A recent study published in The American Journal of Gastroenterology examined gastroenterology fellowship programs' readiness for competency-based evaluation in endoscopic procedural training.
Here are seven things to know about the study.
1. The study authors surveyed GI program directors and trainees accredited by the Accreditation Council for Graduate Medical Education. The survey was designed to evaluate domains relevant to endoscopy training and competency assessment.
2. Of the program directors that responded to the survey, 23 percent reported they did not have a formal endoscopy curriculum.
3. Program directors placed less importance on endoscopy volume, adenoma detection rate and withdrawal rates in determining competency compared with trainees.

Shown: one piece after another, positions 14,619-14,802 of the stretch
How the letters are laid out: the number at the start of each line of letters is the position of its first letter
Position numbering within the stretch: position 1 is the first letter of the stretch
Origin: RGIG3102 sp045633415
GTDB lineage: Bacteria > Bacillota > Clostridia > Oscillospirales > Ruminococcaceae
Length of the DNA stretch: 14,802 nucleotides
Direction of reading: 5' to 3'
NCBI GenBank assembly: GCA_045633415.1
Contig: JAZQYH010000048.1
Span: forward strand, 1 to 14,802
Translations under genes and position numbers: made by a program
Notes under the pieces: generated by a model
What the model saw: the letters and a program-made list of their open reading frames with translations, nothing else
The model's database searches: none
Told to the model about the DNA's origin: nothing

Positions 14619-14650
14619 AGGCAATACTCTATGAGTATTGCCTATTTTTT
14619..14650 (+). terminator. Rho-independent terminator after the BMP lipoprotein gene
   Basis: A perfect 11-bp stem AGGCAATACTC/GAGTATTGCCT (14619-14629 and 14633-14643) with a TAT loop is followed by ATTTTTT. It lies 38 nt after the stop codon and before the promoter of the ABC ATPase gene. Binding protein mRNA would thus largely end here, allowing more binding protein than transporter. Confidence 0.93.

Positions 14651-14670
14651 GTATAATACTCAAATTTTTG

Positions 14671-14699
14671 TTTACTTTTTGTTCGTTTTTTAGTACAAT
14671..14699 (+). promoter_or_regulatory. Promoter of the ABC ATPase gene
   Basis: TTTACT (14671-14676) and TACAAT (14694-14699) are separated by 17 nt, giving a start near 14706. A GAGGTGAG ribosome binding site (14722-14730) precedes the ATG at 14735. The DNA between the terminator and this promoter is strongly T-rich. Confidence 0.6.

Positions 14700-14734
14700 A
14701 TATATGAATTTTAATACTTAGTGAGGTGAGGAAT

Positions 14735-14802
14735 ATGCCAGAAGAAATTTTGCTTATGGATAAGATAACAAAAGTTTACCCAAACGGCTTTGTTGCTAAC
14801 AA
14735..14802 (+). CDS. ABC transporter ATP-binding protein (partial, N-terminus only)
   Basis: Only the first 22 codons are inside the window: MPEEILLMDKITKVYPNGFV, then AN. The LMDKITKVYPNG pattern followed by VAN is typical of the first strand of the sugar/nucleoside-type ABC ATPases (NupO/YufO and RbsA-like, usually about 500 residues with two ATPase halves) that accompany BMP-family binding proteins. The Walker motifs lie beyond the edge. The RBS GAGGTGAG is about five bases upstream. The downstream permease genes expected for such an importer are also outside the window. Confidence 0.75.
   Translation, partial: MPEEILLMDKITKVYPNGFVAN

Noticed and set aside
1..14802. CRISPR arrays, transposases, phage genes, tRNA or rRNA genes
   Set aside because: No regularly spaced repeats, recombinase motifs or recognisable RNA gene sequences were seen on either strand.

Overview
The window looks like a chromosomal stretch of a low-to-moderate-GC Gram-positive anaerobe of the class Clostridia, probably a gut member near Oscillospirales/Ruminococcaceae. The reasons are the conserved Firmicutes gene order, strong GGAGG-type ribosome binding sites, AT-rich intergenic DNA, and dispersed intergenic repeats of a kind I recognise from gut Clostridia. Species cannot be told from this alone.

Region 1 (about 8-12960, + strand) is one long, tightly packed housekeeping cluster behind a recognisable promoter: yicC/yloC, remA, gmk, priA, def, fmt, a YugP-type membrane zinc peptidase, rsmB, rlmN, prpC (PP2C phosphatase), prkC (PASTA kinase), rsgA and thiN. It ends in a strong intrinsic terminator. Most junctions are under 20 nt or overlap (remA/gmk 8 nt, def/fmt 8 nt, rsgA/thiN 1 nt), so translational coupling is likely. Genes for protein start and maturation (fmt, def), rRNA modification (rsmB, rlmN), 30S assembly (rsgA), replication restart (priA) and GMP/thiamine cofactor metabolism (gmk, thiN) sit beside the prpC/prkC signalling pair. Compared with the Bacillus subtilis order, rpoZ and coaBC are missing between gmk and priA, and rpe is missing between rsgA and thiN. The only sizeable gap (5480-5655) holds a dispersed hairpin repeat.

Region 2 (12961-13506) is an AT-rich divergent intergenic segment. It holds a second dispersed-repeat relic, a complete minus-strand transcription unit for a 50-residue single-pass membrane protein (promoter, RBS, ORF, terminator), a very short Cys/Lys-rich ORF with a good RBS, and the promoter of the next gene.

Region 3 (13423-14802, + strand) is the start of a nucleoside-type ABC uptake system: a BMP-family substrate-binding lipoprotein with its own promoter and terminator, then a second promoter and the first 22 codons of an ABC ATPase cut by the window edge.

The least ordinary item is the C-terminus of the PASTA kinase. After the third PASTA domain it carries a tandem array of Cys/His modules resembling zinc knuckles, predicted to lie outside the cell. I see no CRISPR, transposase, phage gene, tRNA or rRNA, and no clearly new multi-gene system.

4. The majority of program directors (85 percent) reported that competency is assessed by procedure volume. Ninety-six percent of program directors reported teaching attending valuations as the primary tool for assessing competency.
5. The minority of program directors (30 percent) reported using skills assessment tools. Just 28 percent of program directors reported using specific quality measures.
6. Program directors rated their overall quality of endoscopy training and competency assessment as better than overall ratings from trainees.
7. The research authors concluded most training programs rely on procedure volume and subjective attending evaluations to determine overall competency. The authors suggest there is a need for improved endoscopy curriculum.